You’ve been working in fashion for the past eleven years. How's the industry changed during this time?


I am still consulting within the industry and one of the biggest changes I have seen is the shift towards sustainability. Almost every fabric mill now has a sustainable part to their collection or a recycled range. About two or three years ago it would have been a couple of fabrics, but now it’s a whole range, with fabrics that people actually want to use. I’ve also found that my freelance clients now want to move towards being more sustainable and that's really good. Also with jewellery, people are talking about it more. There’s a lot of recycling in the industry already, precious metal is so valuable that it would be uneconomical to not melt it down and reuse it. Most suppliers are introducing more sustainable elements and are more interested in it, whereas just a few years ago they just told me I was crazy to be considering it, a lot of people asked me “why are you doing this?”. It's hard to know the exact numbers but a lot of silver and brass is already recycled in the UK, as far as I'm aware, silver is around 60-70% and brass almost 100%.




Tell us a bit about your creative process. Where do you find inspiration?


My creative process is informed by the materials use. I work a lot using the lost wax casting method, where I can create interesting sculptural shapes with the wax and then cast them in metal, you can melt the wax, file it and mould it. I’m quite fluid in the process and I find it very inspiring to start to create something and then allow it to change; I never really fix on an idea at the beginning. One of my main inspirations is the Modernist era, I really love the fact that all the work from that period, whether it’s sculpture, or furniture, it’s all just really bold and quite simplistic for its time.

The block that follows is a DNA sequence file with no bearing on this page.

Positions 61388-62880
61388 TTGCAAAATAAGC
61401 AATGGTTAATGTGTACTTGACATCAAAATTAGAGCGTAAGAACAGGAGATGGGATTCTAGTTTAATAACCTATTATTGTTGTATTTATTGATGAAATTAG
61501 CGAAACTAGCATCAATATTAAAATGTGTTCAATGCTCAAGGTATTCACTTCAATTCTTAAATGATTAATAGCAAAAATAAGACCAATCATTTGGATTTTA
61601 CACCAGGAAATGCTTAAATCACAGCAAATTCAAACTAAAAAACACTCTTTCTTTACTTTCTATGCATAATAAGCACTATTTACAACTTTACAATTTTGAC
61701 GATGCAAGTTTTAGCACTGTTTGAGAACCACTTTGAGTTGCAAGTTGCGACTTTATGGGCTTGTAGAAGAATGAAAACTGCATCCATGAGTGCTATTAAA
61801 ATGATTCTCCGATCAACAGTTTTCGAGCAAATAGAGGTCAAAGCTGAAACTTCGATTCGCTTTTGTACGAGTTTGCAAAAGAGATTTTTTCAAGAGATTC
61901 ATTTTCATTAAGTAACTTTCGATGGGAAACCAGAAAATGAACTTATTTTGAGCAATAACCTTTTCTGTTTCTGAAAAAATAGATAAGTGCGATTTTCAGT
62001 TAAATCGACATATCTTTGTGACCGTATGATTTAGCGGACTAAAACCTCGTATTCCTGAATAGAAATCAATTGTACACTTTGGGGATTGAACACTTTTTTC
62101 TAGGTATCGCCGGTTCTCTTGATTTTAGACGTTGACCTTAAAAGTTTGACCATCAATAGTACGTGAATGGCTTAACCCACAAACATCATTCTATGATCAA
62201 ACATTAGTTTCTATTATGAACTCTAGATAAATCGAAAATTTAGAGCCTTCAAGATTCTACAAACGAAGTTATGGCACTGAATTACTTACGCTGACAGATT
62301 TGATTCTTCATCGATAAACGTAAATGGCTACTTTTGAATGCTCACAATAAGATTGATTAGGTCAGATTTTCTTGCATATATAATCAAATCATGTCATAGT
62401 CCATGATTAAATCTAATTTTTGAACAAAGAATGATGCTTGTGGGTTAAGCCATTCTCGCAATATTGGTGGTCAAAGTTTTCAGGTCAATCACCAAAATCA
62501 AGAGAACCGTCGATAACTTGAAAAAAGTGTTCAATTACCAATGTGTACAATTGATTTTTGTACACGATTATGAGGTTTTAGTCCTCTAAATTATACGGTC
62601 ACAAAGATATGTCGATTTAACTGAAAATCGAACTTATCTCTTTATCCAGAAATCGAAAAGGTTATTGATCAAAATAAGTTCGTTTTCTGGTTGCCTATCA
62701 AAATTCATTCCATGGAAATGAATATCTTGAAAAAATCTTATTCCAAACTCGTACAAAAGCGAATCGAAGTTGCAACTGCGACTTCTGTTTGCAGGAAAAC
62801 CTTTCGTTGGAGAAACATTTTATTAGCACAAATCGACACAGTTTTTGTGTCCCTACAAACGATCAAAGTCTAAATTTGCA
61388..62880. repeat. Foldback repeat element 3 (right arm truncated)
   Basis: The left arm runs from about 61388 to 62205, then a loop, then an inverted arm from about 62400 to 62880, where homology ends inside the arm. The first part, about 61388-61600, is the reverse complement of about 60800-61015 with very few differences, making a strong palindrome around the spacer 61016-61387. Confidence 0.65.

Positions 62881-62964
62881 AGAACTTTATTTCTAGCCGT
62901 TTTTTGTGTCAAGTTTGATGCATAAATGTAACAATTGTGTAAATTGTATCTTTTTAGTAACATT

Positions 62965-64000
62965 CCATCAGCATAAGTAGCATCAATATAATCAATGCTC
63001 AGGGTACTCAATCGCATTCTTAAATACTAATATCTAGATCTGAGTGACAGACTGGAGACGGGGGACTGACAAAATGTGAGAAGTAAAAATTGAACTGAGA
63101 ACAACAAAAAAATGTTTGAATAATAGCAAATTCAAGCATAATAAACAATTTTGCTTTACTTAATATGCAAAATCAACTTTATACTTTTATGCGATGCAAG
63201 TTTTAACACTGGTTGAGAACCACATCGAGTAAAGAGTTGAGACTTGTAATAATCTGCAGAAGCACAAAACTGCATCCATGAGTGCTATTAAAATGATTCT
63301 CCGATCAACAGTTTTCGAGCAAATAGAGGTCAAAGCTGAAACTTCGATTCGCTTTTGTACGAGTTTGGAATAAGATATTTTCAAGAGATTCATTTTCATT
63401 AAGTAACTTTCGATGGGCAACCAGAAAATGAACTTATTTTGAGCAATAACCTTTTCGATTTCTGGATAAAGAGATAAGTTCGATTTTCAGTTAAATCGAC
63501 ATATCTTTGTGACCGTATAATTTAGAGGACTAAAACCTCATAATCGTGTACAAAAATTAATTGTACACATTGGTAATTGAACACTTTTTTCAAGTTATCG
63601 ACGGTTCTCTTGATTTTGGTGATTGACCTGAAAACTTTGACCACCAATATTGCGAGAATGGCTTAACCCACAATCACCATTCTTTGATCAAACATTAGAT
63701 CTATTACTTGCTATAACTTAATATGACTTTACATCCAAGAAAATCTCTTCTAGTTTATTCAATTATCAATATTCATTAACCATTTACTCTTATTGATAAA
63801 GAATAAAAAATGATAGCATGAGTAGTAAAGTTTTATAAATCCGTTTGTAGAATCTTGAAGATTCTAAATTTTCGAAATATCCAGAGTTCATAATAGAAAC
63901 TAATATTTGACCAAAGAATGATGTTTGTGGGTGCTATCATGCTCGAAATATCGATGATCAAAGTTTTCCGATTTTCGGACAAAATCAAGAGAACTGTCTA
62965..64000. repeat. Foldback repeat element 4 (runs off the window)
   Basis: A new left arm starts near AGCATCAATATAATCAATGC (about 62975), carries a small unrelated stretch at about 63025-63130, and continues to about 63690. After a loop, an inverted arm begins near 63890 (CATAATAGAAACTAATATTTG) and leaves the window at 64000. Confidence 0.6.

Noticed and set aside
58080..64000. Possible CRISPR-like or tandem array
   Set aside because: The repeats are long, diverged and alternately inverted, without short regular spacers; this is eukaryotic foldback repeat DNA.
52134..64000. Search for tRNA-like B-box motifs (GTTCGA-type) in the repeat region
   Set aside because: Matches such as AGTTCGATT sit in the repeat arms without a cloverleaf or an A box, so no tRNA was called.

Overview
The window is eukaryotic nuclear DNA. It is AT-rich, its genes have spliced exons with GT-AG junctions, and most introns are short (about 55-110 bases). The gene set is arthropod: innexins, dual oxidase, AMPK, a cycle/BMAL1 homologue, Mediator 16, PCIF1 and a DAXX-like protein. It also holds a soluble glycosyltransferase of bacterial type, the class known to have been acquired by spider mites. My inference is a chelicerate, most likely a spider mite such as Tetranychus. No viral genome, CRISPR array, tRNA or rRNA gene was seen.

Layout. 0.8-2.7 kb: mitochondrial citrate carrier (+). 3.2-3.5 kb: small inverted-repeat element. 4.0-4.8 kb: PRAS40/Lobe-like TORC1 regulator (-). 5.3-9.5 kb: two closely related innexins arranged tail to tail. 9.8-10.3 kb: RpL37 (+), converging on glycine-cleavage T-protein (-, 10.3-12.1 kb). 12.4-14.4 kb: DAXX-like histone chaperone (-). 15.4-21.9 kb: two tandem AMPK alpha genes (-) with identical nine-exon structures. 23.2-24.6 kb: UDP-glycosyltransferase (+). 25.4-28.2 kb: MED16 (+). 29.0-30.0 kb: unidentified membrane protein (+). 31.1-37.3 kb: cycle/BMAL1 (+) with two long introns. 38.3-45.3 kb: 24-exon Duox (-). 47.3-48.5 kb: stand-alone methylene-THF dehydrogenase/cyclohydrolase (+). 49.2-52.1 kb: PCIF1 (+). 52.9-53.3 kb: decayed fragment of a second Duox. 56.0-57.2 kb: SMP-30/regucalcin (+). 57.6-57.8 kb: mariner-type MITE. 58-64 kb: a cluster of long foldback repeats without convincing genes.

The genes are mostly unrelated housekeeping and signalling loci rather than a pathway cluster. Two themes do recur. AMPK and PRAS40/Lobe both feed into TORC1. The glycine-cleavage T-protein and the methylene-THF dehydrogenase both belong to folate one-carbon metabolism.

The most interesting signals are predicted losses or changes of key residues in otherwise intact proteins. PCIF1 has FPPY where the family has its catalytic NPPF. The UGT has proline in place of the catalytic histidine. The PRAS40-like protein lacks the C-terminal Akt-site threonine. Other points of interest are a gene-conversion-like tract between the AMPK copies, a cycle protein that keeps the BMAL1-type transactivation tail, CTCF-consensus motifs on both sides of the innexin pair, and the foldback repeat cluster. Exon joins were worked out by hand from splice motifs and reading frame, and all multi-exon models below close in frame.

What are the main things you have learned so far from this experience?


When you run a small business you have to wear so many different hats. You are the PR person one day, sending press releases the next day you might be a sales person and working on pricing, you have to be really adaptable. Designing is the part that is the most natural and I find the easiest, because it’s what I’m used to, but I’m proud of how I’ve managed to adapt and learn all the other different aspects of running a business. I suppose even things like packaging, understanding the day to day operations and other small things about running a business.


How’s this journey shaped the woman you are today?


I think it’s probably made me more confident about my abilities, the fact that I can learn lots of different things and turn my hand to anything I want to do. It’s also made me more resilient, in terms of putting myself out there and not worrying about what people think, accepting that some people will like what I do and some people won’t, that's just the way the world works.




Sophie is wearing the Oscar top, the Frederick top, the Helmut top, and the Karl trousers in ivory.